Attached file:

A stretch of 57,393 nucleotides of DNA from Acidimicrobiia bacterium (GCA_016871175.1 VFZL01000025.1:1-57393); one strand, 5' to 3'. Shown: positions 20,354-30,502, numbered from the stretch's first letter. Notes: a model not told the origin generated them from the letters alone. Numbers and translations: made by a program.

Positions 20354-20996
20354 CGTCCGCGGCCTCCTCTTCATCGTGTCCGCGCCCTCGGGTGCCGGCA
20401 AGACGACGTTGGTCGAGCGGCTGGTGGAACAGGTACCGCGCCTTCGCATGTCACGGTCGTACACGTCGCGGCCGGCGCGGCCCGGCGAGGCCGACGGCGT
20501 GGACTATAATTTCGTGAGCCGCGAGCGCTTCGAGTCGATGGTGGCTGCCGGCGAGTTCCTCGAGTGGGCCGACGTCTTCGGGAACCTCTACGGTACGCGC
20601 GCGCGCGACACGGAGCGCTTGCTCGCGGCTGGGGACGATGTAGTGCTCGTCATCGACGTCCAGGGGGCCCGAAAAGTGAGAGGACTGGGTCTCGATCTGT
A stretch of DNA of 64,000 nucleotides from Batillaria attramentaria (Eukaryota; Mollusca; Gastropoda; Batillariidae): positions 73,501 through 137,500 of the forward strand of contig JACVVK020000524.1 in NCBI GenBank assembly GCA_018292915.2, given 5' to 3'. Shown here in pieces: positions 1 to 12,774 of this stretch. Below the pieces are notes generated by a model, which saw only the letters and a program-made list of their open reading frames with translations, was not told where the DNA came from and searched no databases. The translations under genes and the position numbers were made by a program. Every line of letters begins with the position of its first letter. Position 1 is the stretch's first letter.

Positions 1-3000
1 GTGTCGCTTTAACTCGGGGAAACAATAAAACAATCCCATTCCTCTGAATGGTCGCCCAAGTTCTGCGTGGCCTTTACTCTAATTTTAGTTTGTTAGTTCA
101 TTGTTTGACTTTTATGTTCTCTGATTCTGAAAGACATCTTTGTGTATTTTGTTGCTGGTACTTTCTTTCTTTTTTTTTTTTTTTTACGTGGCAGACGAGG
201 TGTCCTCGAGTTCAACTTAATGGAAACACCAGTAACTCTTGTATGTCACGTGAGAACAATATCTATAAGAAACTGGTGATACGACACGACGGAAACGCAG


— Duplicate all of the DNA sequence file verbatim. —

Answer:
A stretch of 57,393 nucleotides of DNA from Acidimicrobiia bacterium (GCA_016871175.1 VFZL01000025.1:1-57393); one strand, 5' to 3'. Shown: positions 20,354-30,502, numbered from the stretch's first letter. Notes: a model not told the origin generated them from the letters alone. Numbers and translations: made by a program.

Positions 20354-20996
20354 CGTCCGCGGCCTCCTCTTCATCGTGTCCGCGCCCTCGGGTGCCGGCA
20401 AGACGACGTTGGTCGAGCGGCTGGTGGAACAGGTACCGCGCCTTCGCATGTCACGGTCGTACACGTCGCGGCCGGCGCGGCCCGGCGAGGCCGACGGCGT
20501 GGACTATAATTTCGTGAGCCGCGAGCGCTTCGAGTCGATGGTGGCTGCCGGCGAGTTCCTCGAGTGGGCCGACGTCTTCGGGAACCTCTACGGTACGCGC
20601 GCGCGCGACACGGAGCGCTTGCTCGCGGCTGGGGACGATGTAGTGCTCGTCATCGACGTCCAGGGGGCCCGAAAAGTGAGAGGACTGGGTCTCGATCTGT
A stretch of DNA of 64,000 nucleotides from Batillaria attramentaria (Eukaryota; Mollusca; Gastropoda; Batillariidae): positions 73,501 through 137,500 of the forward strand of contig JACVVK020000524.1 in NCBI GenBank assembly GCA_018292915.2, given 5' to 3'. Shown here in pieces: positions 1 to 12,774 of this stretch. Below the pieces are notes generated by a model, which saw only the letters and a program-made list of their open reading frames with translations, was not told where the DNA came from and searched no databases. The translations under genes and the position numbers were made by a program. Every line of letters begins with the position of its first letter. Position 1 is the stretch's first letter.

Positions 1-3000
1 GTGTCGCTTTAACTCGGGGAAACAATAAAACAATCCCATTCCTCTGAATGGTCGCCCAAGTTCTGCGTGGCCTTTACTCTAATTTTAGTTTGTTAGTTCA
101 TTGTTTGACTTTTATGTTCTCTGATTCTGAAAGACATCTTTGTGTATTTTGTTGCTGGTACTTTCTTTCTTTTTTTTTTTTTTTTACGTGGCAGACGAGG
201 TGTCCTCGAGTTCAACTTAATGGAAACACCAGTAACTCTTGTATGTCACGTGAGAACAATATCTATAAGAAACTGGTGATACGACACGACGGAAACGCAG